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October 10, 1980

Edu cat

Consumers

This is National Consumer Education Week.
According to the U.S. Office of Consumer
Affairs, the week's schedule will feature
numerous media events designed lito stimulate support for consumer-education programs and to assistconsuniers in dealingwith
the problems of inflation." This might thus be
a fitting time to summarize what consumers
have learned in an inflationary environment
about how to handle $2 trillion in annual
income.
On the basis of their recent behavior, households seem to have learned the laws of economics reasonably well. They have responded to specific price shocks - especially the several OPEC oil-price shocks - by
reducing their demand for higher-priced products. They have also responded to the
upward surge in the general price level in an
economically rational manner, by spending
more and more of their funds on tangible
goods rather than depreciating paper.

decade. Thus we offset a good deal of the
slowdown of output per employee by attracting more married women and teenagers into
the paid workforce.
Stein attributes this maintenance of real living
standards also to the electorate's decision to
reduce spending on national defense. In the
1949-69 period, we increased the share of
GN P devoted to defense, from 6.44 percent
to 8.84 percent, but then reduced the detense
share to 4.55 percent over the 1969-79 decade. Because of these two factors, then, the
output avai lable for private consumption rose
less than GN P in the earlier period but faster
than GN P in the most recent decade.

Another important feature of consumer
behavior during the past inflationary decade
was an ability to maintain real living standards in the face of a serious weakening of
productivity. Real disposable per capita
income - probably the best measure of consumer well-being
rose at a 2.25-percent
annual rate between 1949 and 1969, but at a
2.64-percent rate over the 1969-79 period.
(Real spending showed the same trend as real
income.) In contrast, the growth of real GN P
per employee slackened considerably over
time, with this productivity measure growing
at a 2.42-percent rate in the 1949-69 period
but atonly a 0.82-percent rate in the 1969-79
period.

The 1980's may differ considerably from the
1970's in this regard. The Administration
seems to have strong support for its plan to
boost defense spending (in real terms) by 25
percent over the next half-decade, and consumers of course will have to bear the burden
of that shift in resources. Moreover, demo-graphic factors will work against the expansion of the workforce, because of the slower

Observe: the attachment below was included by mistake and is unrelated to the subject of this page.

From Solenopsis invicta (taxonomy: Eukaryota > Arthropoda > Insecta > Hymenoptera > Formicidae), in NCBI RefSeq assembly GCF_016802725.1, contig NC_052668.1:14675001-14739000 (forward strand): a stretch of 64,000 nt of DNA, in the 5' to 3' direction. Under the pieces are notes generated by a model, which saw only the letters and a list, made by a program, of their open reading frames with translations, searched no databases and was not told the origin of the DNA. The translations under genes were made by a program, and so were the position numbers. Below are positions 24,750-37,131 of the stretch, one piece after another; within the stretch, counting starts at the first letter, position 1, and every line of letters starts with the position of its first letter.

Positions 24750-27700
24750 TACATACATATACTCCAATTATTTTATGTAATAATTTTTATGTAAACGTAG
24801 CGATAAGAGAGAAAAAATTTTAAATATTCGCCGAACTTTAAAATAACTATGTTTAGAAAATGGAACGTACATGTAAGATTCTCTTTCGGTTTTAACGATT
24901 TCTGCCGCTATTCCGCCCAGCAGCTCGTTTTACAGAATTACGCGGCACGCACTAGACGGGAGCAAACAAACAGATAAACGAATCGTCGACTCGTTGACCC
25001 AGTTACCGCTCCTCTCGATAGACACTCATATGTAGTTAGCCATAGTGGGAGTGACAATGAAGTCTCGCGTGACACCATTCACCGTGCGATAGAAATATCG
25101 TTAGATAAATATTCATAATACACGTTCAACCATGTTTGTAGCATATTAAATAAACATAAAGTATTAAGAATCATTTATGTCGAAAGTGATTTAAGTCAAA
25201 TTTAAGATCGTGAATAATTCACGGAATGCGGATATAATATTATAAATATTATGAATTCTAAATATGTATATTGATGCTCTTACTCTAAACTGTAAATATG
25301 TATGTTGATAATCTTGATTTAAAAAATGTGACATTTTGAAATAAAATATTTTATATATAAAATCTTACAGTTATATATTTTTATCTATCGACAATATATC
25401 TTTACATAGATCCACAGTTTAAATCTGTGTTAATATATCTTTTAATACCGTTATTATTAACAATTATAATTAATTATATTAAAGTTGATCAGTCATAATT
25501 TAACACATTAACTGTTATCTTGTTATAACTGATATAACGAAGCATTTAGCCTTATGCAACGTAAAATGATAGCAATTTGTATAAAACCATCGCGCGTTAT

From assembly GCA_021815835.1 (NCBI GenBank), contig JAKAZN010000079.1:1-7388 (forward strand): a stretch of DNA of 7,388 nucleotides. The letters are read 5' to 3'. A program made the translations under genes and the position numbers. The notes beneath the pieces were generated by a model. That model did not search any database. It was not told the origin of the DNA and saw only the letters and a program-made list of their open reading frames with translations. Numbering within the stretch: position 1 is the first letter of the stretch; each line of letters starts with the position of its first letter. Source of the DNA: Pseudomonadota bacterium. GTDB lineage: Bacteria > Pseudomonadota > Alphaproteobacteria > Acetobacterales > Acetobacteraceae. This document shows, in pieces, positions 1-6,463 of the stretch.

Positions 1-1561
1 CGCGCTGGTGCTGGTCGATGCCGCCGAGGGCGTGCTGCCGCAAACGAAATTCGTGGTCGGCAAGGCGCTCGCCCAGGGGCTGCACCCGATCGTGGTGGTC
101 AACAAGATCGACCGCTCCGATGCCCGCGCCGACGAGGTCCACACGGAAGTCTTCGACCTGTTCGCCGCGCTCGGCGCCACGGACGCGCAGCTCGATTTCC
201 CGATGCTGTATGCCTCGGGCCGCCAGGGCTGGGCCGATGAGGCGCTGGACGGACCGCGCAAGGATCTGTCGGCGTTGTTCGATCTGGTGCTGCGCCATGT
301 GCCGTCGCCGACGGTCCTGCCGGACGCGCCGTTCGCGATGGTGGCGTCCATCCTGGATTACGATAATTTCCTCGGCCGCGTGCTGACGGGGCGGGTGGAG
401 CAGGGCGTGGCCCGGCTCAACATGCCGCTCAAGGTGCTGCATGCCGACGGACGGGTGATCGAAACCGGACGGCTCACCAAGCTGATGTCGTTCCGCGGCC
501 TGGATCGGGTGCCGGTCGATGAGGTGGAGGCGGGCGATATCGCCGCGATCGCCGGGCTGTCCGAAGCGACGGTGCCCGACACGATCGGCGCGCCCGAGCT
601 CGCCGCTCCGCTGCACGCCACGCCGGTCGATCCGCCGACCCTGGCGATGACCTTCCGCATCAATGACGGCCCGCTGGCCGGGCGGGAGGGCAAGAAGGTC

growth of the pool of potential workers
represented by teenagers and middle-aged
homemakers. But by the same token, demographic factors favor an improvement in
productivity over the coming decade,
because roughly half of the nation's population growth over the decade will be
concentrated in mature adult (25-44) age
brackets. If this mature workforce can obtain
better tools to work with (e.g., through tax
policies to encourage capital investment),
then the nation's productivity performance
should improve, and the economy could
grow fast enough to meet all the demands
placed upon it.

Herbert Stein, writing in Contemporary Economic Problems - 1979, notes that the ratio
of workers to population remained steady in
the first two postwar decades, but then
jumped from 40 to 45 percent over the past

The OPEC oil exporters will continue to be
among the most persistent claimants on U.s.
resources. But American consumers, although perhaps unfamiliar with the eco-

Higher living standards

Response price shocks
to

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nomic concept of elasticity, have deftly
illustrated that concept through their response to soaring oil prices during the past
decade.

percent during the year. In 1 979 as in earlier
years, consumers thus showed a keen appreciation of the concept of price elasticity of
demand.

According to a Council of Economic Advisers' summary of recent elasticity studies,
short-run (one-year) price elasticities of
demand for gasoline range between minus
0.2 and 004,while longer-run (five-year)
elasticities range between minus 0.6 and
minus 0.8. In other words, a 1O-percent rise
in price will lead to a 2-to-4 percent reduction in consumption in the short run, and to a
6-to-8 percent reduction in the longer run.
The data thus belie the common belief that
demand for petroleum products is price
inelastic.

Response inflation
to
Even stronger evidence of consumer education in the economic facts of life can be
gleaned from the shift of household assetsin
the inflationary environment of the past
decade and a half. Over the 1952-65 period,
as consu mer prices increased about one-fifth,
households concentrated much of their asset
holdings in financial (paper) assets,such as
deposits and s.ecurities; but over the 1965-78
period, as prices doubled, households shifted
thei r attention to tangible (real) assets,such as
housing and consumer durables. Consumers
were encouraged in this direction by the
legislative penalty imposed on saving in the
form of deposits, since Congress not only kept
bank deposit-rate ceilings intact, but even
extended them to thrift institutions at the
beginning of this inflationary period.

Even before 1979's dramatic price increase,
the rising price of energy had cut significantly
into demand. Afterthe 1973 oil embargo
(1972-78), the growth in per capita gasoline
consumption rose less than half as fast as in
the preceding six-year period, even though